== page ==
"Of course, as part of our dialogue, the United States raises the importance of human rights and fundamental freedoms," Clinton said. "We believe all governments have to answer our citizens' aspirations for dignity and the rule of law and that no nation can or should deny those rights."

Despite Chen's change of heart about staying in China, it was unclear if he would be able to travel to the United States.

US officials appeared no longer to be with him on Thursday, with the dissident saying he had still not had an opportunity to explain his change of heart to the US side.

"I hope the US will help me leave immediately. I want to go there for medical treatment," Chen said from the hospital, where a pack of camera crews and reporters was waiting outside, kept away from the entrance by police.

US-China deal breaks down

Washington had hoped its deal with Beijing over Chen would defuse the crisis, with both Clinton and US Treasury Secretary Timothy Geithner in the Chinese capital for this week's talks — in which the United States will aim to secure more cooperation from China on trade and international flashpoints such as North Korea, Iran and Syria.

Under the deal, according to US officials, Chen and his family would have been relocated within the country in safety and he would have been allowed to pursue his studies.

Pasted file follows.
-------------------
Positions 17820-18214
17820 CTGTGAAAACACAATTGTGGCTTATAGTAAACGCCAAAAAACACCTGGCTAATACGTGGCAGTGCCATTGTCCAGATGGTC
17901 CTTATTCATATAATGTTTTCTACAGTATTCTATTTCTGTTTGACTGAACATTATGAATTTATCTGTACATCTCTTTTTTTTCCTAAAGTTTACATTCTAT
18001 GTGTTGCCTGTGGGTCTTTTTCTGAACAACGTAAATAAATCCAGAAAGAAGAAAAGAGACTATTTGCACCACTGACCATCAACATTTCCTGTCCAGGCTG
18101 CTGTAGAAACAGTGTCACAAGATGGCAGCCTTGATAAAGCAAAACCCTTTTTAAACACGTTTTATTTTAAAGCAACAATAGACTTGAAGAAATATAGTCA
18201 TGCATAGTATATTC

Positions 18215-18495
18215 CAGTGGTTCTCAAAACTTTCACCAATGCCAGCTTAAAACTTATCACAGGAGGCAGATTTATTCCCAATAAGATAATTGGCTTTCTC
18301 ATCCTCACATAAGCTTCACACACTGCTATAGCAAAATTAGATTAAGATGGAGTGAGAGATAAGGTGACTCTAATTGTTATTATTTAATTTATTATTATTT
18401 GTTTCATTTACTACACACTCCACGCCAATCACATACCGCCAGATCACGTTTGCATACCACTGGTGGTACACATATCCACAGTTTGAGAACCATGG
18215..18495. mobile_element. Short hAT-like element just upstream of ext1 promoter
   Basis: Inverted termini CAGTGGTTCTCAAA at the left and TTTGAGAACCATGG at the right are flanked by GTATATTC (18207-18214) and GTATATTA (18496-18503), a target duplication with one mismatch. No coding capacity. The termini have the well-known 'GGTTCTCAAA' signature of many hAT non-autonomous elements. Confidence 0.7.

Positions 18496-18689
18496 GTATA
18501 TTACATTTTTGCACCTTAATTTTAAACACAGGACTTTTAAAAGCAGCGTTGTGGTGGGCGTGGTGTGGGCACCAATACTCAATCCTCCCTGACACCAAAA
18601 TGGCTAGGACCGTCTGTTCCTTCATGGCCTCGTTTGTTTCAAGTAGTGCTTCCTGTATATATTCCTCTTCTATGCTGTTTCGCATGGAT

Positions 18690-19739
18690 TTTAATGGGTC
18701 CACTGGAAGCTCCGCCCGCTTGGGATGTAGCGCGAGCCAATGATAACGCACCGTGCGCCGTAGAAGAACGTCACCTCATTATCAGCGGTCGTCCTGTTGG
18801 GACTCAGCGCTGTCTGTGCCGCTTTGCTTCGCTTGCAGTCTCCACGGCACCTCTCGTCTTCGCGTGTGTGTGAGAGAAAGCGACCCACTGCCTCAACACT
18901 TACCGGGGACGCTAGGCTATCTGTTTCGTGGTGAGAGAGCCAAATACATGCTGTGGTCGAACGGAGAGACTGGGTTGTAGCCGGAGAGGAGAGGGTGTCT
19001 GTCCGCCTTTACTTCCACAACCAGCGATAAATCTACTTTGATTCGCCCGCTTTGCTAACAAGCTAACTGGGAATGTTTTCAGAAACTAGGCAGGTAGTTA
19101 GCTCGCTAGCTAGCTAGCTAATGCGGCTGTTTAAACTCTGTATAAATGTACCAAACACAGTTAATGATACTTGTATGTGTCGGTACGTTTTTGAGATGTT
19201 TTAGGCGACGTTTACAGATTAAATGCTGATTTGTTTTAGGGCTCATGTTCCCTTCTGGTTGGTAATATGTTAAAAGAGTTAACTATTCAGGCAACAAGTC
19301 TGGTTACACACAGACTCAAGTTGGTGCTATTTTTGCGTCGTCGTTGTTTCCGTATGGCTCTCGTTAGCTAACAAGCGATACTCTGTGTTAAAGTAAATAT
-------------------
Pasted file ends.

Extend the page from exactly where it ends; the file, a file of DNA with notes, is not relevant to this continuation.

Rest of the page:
But Chinese authorities have taken a tough tone, criticizing what they called US meddling and demanding an apology for the way US diplomats handled the case.

Chinese President Hu Jintao made no mention of the Chen case in his remarks to the US-China talks but stressed that the two nations needed trust.

"It is impossible for China and the United States to see eye-to-eye on every issue, but both sides must know how to respect each other," he said.

Earlier, in comments aired on CNN, Chen said: "I would like to say to President Obama, please do everything you can to get our family out."

Doubts and questions

Chen, 40, is a legal activist who campaigned against forced abortions under China's "one-child" policy. He escaped 19 months of house arrest, during which he and his family faced beatings and threats, late last month.

US officials had said Chen left the embassy of his own free will because he wanted to be reunited with his wife and children. They said he wanted to remain in China and never asked for asylum.

Chen's dramatic escape from house arrest and his flight last week to the US Embassy have made him a symbol of resistance to China's shackles on dissent, and the deal struck by Beijing and Washington would have kept him an international test case of how tight or lose those restrictions remain.

Now, however, his change of mind throws not only his own future into doubt, but also raises questions about the wider US-China relationship.

It could also prove politically costly for Obama, who has already been accused of being soft on China by Republican presidential candidate Mitt Romney and who could now face further criticism over Chen's case.

What initially appeared to be a foreign policy success for the Obama administration could quickly turn into a liability.